The Cretaceous Oceanic Anoxic Event 1a (Early Aptian) is thought to be causally related to the eruption of the Ontong–Java Plateau large igneous province. This study uses osmium isotope records to quantify the magnitude of the respective CO2 emissions up to the onset of Ocean Anoxic Event 1a, and model the associated changes in carbonate […]
Introducing Savannasaurus, a gigantic long-neck dinosaur that lived during the Cretaceous period some 100 million years ago. Its discovery sheds new light on sauropod evolution as well as how these impressive beasts managed to conquer the globe. Read more...
That’s a portion of the 2012 US Presidential election map of the southern states broken down by county: blue ones went Barack Obama’s way and counties in red voted for Mitt Romney. But let’s go back to the Cretaceous Period, which lasted from 145 million years ago to 65 million years ago. Show More Summary
The Western Interior Seaway (WIS) was a shallow and expansive body of water that covered the central United States during the Late Cretaceous. Attempts to reconstruct temperatures in the seaway using the oxygen isotopic composition of...Show More Summary
Proxy temperature reconstructions indicate a dramatic cooling from the Cenomanian to Maastrichtian. However, the spatial extent of and mechanisms responsible for this cooling remain uncertain, given simultaneous climatic influences of tectonic and greenhouse gas changes through the Late Cretaceous. Show More Summary
Australopachycormus hurleyi – Rare Fossils Found The fearsome marine reptiles that once inhabited the Western Interior Seaway of North America led to this shallow, Cretaceous-age, inland sea being described as “Hell’s Aquarium”, but at the same time much of the land we know now as Australia was covered by an equally dangerous marine environment. Amongst […]
A geological research conducted in the village of Vallcebre, near Barcelona, to study the origins of rock sediments from the Late Cretaceous period (approx. 66 million years ago) has revealed an extraordinary artefact.
The Oldest Bird Voice Box – Honking in Antarctica The identification of the vocalisation organ in the fossilised remains of a Late Cretaceous bird has provided scientists with an insight into the sounds you might have heard had you visited Antarctica around 66 million years ago. This bird voice box (called the syrinx), is the […]
I know why the Cretaceous bird sings.
If you were walking around Antarctica toward the end of the Cretaceous 66 million years ago, you may have heard a very familiar sound: the riotous honking of ducks. That's the conclusion of an analysis of the oldest bird vocal organ ever discovered. Show More Summary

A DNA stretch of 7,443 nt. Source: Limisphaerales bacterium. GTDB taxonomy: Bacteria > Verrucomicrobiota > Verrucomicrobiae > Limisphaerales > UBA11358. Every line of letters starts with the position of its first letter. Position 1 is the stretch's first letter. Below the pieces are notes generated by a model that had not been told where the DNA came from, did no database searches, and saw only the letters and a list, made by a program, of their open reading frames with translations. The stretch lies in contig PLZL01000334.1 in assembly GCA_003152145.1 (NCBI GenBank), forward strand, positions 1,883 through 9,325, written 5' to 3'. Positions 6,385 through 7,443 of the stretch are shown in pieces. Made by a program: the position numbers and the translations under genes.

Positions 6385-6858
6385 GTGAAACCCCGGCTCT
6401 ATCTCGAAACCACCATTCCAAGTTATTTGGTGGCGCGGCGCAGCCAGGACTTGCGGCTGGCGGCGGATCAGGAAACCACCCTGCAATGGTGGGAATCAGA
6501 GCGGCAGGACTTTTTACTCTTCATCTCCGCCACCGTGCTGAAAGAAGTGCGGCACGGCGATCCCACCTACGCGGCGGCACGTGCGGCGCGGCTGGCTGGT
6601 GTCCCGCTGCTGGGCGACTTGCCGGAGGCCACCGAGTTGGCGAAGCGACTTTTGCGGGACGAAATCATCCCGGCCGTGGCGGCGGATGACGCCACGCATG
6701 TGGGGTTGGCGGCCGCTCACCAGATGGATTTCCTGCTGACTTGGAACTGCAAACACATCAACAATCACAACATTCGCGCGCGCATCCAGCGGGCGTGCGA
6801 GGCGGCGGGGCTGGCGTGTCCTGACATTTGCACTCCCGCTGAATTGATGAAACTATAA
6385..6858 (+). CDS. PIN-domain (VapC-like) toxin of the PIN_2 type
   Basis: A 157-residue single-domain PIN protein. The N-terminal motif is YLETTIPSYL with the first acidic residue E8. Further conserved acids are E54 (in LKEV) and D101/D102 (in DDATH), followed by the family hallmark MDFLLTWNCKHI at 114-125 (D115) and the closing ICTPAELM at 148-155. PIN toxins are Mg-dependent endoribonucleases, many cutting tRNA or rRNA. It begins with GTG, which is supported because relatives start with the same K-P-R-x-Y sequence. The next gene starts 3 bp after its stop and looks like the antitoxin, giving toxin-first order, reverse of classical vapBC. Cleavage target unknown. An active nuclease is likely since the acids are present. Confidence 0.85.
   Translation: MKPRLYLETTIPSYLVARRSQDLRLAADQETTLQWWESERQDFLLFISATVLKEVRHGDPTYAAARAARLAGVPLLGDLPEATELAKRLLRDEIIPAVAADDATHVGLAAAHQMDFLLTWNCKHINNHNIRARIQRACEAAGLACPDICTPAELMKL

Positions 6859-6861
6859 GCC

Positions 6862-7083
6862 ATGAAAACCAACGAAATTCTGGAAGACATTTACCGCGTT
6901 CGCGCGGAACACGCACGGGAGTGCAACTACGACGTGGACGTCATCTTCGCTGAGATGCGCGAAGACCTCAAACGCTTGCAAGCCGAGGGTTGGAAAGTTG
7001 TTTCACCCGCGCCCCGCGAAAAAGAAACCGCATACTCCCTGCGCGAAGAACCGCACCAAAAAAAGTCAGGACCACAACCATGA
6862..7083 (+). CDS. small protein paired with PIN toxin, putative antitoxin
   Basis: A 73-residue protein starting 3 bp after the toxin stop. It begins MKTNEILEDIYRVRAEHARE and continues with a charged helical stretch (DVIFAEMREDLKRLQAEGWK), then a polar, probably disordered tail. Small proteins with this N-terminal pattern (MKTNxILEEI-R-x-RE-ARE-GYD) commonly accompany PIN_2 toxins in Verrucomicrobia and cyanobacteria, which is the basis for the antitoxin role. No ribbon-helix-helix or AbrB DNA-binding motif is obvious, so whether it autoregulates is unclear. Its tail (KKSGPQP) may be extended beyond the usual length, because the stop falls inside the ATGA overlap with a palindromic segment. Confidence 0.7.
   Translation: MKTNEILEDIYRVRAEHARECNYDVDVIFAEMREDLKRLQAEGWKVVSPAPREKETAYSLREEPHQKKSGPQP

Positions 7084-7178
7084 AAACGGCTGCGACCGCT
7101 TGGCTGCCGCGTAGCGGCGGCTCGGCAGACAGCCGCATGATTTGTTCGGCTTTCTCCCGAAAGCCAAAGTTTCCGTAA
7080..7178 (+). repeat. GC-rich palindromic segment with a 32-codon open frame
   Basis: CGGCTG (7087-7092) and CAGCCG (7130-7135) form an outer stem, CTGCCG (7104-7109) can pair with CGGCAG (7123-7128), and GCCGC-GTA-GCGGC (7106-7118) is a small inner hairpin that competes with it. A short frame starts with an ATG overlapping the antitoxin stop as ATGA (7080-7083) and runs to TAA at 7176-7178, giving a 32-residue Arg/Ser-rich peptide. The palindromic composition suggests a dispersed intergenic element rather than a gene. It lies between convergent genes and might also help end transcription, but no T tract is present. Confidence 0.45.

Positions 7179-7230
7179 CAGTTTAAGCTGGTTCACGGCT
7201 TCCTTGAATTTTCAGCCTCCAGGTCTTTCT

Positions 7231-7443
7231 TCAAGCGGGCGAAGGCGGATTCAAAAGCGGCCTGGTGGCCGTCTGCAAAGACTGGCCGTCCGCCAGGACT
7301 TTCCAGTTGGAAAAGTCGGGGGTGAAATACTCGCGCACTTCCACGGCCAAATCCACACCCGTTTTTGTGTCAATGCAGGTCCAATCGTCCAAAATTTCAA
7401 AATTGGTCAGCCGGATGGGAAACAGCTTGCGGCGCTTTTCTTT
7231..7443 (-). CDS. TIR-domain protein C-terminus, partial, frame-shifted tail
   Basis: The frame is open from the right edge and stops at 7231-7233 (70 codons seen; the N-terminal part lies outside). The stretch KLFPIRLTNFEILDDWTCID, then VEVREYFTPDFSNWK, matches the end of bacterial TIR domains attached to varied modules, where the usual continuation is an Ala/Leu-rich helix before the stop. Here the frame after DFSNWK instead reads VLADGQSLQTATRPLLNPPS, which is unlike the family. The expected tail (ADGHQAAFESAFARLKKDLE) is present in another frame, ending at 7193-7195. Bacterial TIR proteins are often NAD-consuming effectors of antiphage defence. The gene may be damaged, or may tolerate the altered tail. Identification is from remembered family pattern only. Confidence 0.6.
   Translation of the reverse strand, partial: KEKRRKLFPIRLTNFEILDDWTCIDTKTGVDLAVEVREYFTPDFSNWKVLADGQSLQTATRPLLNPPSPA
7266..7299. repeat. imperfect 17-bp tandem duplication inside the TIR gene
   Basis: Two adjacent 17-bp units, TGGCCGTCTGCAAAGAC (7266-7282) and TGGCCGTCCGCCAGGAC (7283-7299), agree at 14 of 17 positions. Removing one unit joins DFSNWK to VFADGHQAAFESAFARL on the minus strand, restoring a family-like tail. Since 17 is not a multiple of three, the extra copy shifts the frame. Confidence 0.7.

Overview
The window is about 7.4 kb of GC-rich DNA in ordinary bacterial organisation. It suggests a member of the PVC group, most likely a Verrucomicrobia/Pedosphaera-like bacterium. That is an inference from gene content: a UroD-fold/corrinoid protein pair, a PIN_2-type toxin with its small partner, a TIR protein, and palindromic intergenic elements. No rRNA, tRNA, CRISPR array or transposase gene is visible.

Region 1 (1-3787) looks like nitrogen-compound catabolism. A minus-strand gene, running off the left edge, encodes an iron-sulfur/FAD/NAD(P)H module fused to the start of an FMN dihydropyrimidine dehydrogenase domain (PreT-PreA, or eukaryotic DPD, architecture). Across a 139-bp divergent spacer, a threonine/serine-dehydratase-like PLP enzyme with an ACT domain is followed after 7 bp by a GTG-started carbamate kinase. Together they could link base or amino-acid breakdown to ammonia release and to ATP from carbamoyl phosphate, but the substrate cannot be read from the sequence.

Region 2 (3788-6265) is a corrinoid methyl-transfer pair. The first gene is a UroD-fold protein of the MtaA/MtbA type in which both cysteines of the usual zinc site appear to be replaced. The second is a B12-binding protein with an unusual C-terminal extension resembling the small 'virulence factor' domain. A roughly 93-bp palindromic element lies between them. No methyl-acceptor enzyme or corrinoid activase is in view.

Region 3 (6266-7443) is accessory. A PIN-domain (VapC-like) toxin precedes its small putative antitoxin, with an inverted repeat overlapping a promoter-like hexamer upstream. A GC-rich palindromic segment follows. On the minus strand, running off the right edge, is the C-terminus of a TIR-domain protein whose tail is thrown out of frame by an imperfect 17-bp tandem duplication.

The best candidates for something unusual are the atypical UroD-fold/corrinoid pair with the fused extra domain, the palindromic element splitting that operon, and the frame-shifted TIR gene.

66m-year-old syrinx of Vegavis iaai suggests that creature could honk and quack and confirms some modern bird groups lived alongside the dinosaurs The oldest evidence of a bird’s voice box has been found among the fossilised remains of a duck-like creature that lived more than 66 million years ago. Show More Summary
Bizzare wingless parasitic wasp from mid-Cretaceous Burmese amber (Hymenoptera, Ceraphronoidea, Aptenoperissidae fam. nov.) Authors: Rasnitsyn et al Abstract: A strange wingless female parasitic wasp from mid-Cretaceous Burmese amber is described as Aptenoperissus burmanicus sp. Show More Summary
Mammals, unlike the remaining nonavian dinosaurs and many other animals, are thought to have fared relatively well through the massive meteorite impact and protracted volcanism at the end of the Cretaceous 66 million years ago. After the extinction, mammals went on to dominate terrestrial ecosystems. Show More Summary
A new spalacolestine mammal from the Early Cretaceous Jehol Biota and implications for the morphology, phylogeny, and palaeobiology of Laurasian ‘symmetrodontans’ Authors: Han et al Abstract: ‘Symmetrodontans’ are extinct mammals characterized by having a reversed-triangle molar pattern in which three main cusps define a triangular molar crown. Show More Summary
Giant Dinosaur Footprint from the Gobi Desert The Upper Cretaceous formations of the Gobi Desert have provided scientists with a treasure trove of dinosaur fossil bones and teeth to study. Trace fossils such as footprints are much rarer. However, last month a joint Japanese and Mongolian research team uncovered a beautifully preserved natural cast of […]
A new archaeopterodactyloid pterosaur from the Jiufotang Formation of western Liaoning, China, with a comparison of sterna in Pterodactylomorpha Authors: Jiang et al Abstract: Eleven species of archaeopterodactyloid pterosaurs have been reported in China, mostly from the Yixian Formation of western Liaoning. Show More Summary
Structure and homology of Psittacosaurus tail bristles Authors: Mayr et al Abstract: We examined bristle-like appendages on the tail of the Early Cretaceous basal ceratopsian dinosaur Psittacosaurus with laser-stimulated fluorescence imaging. Show More Summary
A Small Azhdarchoid Pterosaur from Late Cretaceous British Columbia As the Cretaceous progressed, so the once diverse and dominant Pterosauria began to be replaced by the rapidly evolving and radiating Aves (birds). When it came to aeronautics, feathers were better than flaps of skin. The last of the flying reptiles, those that survived into the […]
As the Cretaceous fossil record enters its final two stages - the Campanian and Maastrichtian - several unusual things seem to happen in the world of flying reptiles. Firstly, we see the end result of a steady drop off in pterosaur diversity...Show More Summary
It has long been thought that pterosaurs – everyone’s favorite flying reptiles – had the skies to themselves until the late Cretaceous period when they died out and were replaced by birds. It seemed logical since pterosaur fossils were rarely found with early bird fossils. That’s no...